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Keyword: rangelands

Rangeland Production Monitoring Service: In season forage and fuel projections

Tools Posted on: July 08, 2019
Rangeland vegetation growth is highly variable often exceeding 40 percent on an interannual basis.

Rangelands on the Edge: Quantifying the modification, fragmentation, and future residential development of U.S. rangelands

Publications Posted on: August 08, 2018
Rangelands are increasingly urban, subdivided, and fragmented. About 62 percent of coterminous U.S. rangelands occur on private land and are at further risk for conversion.

Survey responses from Region 9: Are we achieving the public's objectives for forests and rangelands?

Publications Posted on: August 01, 2018
The survey on values, objectives, beliefs, and attitudes, implemented as a module of the National Survey on Recreation and the Environment, asked over 7,000 respondents nationwide about their values with respect to public lands, objectives for the management of these lands, beliefs about the role the USDA Forest Service should play in fulfilling those objectives, and attitudes about the job the agency has been doing.

Survey responses from Region 8: Are we achieving the public's objectives for forests and rangelands?

Publications Posted on: August 01, 2018
The survey on values, objectives, beliefs, and attitudes, implemented as a module of the National Survey on Recreation and the Environment, asked over 7,000 respondents nationwide about their values with respect to public lands, objectives for the management of these lands, beliefs about the role the USDA Forest Service should play in fulfilling those objectives, and attitudes about the job the agency has been doing.

Climate change effects on rangelands and rangeland management: Affirming the need for monitoring

Publications Posted on: November 13, 2017
Uncertainty as to the extent and magnitude of changes in conditions that might occur due to climate change poses a problem for land and resource managers as they seek to adapt to changes and mitigate effects of climate variability. We illustrate using scenarios of projected future conditions on rangelands in the Northern Great Plains and Desert Southwest of the United States.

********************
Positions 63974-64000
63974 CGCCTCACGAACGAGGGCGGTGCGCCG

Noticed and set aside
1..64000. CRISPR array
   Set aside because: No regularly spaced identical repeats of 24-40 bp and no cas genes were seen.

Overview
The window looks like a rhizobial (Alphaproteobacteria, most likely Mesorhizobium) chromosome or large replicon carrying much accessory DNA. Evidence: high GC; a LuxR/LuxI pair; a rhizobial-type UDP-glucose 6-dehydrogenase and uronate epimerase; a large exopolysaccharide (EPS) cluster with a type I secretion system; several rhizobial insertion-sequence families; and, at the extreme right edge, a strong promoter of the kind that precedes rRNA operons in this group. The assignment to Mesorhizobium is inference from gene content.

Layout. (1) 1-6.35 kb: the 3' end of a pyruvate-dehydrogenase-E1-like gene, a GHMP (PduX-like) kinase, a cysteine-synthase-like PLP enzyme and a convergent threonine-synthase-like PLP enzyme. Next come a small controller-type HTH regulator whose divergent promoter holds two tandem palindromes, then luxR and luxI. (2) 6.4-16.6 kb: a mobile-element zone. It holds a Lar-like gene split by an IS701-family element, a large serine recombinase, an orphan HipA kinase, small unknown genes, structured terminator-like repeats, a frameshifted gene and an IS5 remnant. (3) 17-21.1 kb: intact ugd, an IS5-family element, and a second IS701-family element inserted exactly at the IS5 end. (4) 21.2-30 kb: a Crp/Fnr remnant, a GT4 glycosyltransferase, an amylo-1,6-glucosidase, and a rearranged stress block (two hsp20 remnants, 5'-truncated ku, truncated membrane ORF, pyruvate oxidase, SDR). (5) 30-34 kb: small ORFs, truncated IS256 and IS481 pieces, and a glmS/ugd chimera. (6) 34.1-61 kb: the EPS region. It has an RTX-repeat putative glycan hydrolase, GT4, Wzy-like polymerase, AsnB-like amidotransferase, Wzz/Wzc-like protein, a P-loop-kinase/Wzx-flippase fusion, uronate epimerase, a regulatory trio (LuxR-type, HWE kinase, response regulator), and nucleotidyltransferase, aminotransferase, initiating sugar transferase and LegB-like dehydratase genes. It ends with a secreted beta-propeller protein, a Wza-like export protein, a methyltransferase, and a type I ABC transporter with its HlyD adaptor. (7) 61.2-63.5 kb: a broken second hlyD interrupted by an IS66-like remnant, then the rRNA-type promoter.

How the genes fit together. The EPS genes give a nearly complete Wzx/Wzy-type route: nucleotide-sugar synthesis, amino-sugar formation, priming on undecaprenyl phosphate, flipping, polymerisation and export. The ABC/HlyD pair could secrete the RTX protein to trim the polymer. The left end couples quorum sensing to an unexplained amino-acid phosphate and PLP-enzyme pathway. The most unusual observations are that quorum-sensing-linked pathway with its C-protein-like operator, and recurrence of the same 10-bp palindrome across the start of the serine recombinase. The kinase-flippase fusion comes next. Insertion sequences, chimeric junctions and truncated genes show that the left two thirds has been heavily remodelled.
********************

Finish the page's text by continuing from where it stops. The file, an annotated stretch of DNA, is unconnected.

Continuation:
Effects of climate change on rangeland vegetation in the northern Rockies [Chapter 6]

Publications Posted on: October 02, 2017
A longer growing season with climate change is expected to increase net primary productivity of many rangeland types, especially those dominated by grasses, although responses will depend on local climate and soil conditions. Elevated atmospheric carbon dioxide may increase water use efficiency and productivity of some species.

Potential climate change impacts on four biophysical indicators of cattle production from western US rangelands

Publications Posted on: August 22, 2017
We examined multiple environmental factors related to climate change that affect cattle production on rangelands to identify sources of vulnerability among seven regions of the western United States. Climate change effects were projected to 2100 using published spatially explicit model output for four indicators of vulnerability: forage quantity, vegetation type trajectory, heat stress, and interannual forage variability.

Assessing ecological integrity using multiscale information from Bureau of Land Management Assessment and Monitoring Programs [Chapter 4]

Publications Posted on: January 24, 2017
The Bureau of Land Management manages 246 million surface acres (100 million hectares) across the United States for multiple uses and sustained yield. Ensuring protection of ecological systems in the context of multiple, and often conflicting, resource uses and values is a challenge. Ecological integrity and land health are terms used by the Bureau of Land Management to describe the condition of ecological systems.

The Rangeland Vegetation Simulator: A user-driven system for quantifying production, succession, disturbance and fuels in non-forest environments

Publications Posted on: December 27, 2016
Rangeland landscapes occupy roughly 662 million acres in the coterminous U.S. (Reeves and Mitchell 2011) and their vegetation responds quickly to climate and management, with high relative growth rates and inter-annual variability. Current national decision support systems in the U.S.

Scientists conserve the seeds of today to propagate the best adapted plants of tomorrow

Science Spotlights Posted on: October 13, 2016
Faced with extensive disturbances and climatological challenges that are rapidly changing ecosystems, scientists and land managers require the seeds of today to provide the plants of tomorrow. Researchers are currently studying more than 50 plant species in order to select best adapted plants to current and future climate conditions.

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